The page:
The curious case of Conan O'Brien - VIDEO
by Danny Gallagher, posted Feb 23rd 2009 1:02PM
Conan O'Brien's final Late Night ended on a bold note, one that didn't involve animals doing things that would get humans arrested or Abe Vigoda being the best damn Abe Vigoda he can be. In fact, the only way it was remotely funny is if you are one of those douchebags who heckles a comic for building a serious moment or still thinks yelling "Do 'Freebird'!" in between songs at a concert is funny. You know who you are.
It was a serious and heartfelt moment for a show that some naysayers claim is already too silly and asinine for its audience. He put these stuck-up snobs in their rightful place and taught all who watched an important lesson about being true to yourself, especially in the face of those who say it's a big mistake.
And this from a show that features a bear that masturbates on cue. Suck on that, Hallmark Channel.
The show's final week and the final episode featured a cluster of greatest hits, triumphant returns and fond memories of favorite bits. Then ol' "Cone-Bone" brought it down and got serious, a rare moment for the zany showman. The moment ran past its normal slot time and bled into Carson Daly's show, so nothing of value was lost.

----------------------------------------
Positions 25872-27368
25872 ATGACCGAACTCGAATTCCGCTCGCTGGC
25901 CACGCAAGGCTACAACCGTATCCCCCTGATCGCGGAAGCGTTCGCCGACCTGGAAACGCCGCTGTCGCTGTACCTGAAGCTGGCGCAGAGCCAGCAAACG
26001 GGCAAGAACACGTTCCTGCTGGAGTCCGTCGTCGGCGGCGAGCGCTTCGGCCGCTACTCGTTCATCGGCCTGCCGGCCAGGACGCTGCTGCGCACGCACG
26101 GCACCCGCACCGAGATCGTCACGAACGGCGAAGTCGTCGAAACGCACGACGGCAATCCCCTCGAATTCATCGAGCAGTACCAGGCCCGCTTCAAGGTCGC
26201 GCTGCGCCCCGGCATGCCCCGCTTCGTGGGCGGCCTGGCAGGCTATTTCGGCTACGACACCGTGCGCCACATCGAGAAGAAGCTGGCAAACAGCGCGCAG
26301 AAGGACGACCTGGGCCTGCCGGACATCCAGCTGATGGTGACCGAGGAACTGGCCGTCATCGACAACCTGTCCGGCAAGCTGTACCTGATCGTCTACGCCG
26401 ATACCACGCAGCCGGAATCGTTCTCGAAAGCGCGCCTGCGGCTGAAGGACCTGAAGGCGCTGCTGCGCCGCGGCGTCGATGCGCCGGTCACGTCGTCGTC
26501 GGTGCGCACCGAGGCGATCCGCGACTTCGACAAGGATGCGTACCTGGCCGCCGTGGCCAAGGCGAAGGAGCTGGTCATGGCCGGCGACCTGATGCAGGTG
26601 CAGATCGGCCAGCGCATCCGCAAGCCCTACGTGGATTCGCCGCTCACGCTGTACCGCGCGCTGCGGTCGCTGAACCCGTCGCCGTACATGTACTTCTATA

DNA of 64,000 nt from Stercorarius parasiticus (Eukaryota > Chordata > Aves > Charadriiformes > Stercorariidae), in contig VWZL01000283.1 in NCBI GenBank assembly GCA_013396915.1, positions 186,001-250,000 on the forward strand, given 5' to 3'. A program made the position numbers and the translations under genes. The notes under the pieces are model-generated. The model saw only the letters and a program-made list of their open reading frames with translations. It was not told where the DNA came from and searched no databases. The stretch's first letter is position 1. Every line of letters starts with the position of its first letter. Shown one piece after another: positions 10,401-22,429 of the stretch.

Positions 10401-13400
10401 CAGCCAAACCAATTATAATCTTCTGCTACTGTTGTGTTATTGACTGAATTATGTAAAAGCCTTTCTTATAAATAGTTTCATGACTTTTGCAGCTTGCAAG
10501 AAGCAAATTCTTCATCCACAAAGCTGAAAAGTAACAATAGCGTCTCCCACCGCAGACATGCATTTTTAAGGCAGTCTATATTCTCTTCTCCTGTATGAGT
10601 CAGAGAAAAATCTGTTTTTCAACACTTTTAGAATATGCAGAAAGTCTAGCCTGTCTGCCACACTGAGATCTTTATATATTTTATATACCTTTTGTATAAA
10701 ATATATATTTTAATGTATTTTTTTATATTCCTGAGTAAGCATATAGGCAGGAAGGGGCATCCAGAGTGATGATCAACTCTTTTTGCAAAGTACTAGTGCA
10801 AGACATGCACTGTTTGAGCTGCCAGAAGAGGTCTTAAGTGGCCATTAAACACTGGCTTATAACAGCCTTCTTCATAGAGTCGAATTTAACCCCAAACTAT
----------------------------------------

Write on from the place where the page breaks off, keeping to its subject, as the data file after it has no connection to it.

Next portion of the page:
He poured heartfelt thanks to everyone who stood by him during the show's dark first days including his show staff and family. Then he spoke to the detractors, the narrow-sighted soothsayers who have been saying that he would have to smarten up if he wanted to win the hearts and minds of The Tonight Show audience, including me and my big mouth.
He didn't talk down to those who disagreed or disliked him. He was honest and, more importantly, himself. It reminded me of why Conan's show worked so well these past 16 years. It was an important reminder for all of us who strive to be creative in life and how we should do what we do. His actions spoke volumes for everyone in that category from millionaire conceptual artists who fling elephant dung on copies of the Mona Lisa down to the guy who plays "The Glow-worm" on the trombone in subways for pocket lint.
A person can listen to all the critics and cynics and try to win them over by tailoring their work to meet their tastes. They can hire focus groups to analyze all the wrong things and then water down their creations until they drown in the hope of winning a few extra eyeballs. But in the end, the only thing they will truly accomplish is the destruction of their own identity for the sake of a few people who still wouldn't like them if they surgically altered their personality.
The shows, the writers and really the people who achieve the most are the ones who stay truest to themselves and their talents, and refuse to sacrifice their hard work for the sake of those who say it doesn't work for them.
I, for one, hope we can all stay as young as Conan will be this summer.